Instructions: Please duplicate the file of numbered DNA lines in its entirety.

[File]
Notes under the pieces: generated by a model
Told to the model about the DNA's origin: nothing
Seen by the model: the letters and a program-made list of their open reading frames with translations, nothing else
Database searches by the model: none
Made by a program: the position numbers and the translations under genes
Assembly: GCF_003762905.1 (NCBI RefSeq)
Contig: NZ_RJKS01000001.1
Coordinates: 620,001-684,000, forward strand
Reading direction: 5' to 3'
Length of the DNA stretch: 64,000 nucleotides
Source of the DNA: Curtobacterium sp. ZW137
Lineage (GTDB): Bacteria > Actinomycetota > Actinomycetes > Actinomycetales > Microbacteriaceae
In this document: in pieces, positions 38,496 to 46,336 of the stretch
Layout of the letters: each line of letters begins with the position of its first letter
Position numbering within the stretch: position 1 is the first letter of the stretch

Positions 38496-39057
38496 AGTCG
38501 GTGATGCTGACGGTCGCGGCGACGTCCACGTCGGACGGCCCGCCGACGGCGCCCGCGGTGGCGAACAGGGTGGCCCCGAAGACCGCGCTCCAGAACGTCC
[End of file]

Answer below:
Notes under the pieces: generated by a model
Told to the model about the DNA's origin: nothing
Seen by the model: the letters and a program-made list of their open reading frames with translations, nothing else
Database searches by the model: none
Made by a program: the position numbers and the translations under genes
Assembly: GCF_003762905.1 (NCBI RefSeq)
Contig: NZ_RJKS01000001.1
Coordinates: 620,001-684,000, forward strand
Reading direction: 5' to 3'
Length of the DNA stretch: 64,000 nucleotides
Source of the DNA: Curtobacterium sp. ZW137
Lineage (GTDB): Bacteria > Actinomycetota > Actinomycetes > Actinomycetales > Microbacteriaceae
In this document: in pieces, positions 38,496 to 46,336 of the stretch
Layout of the letters: each line of letters begins with the position of its first letter
Position numbering within the stretch: position 1 is the first letter of the stretch

Positions 38496-39057
38496 AGTCG
38501 GTGATGCTGACGGTCGCGGCGACGTCCACGTCGGACGGCCCGCCGACGGCGCCCGCGGTGGCGAACAGGGTGGCCCCGAAGACCGCGCTCCAGAACGTCC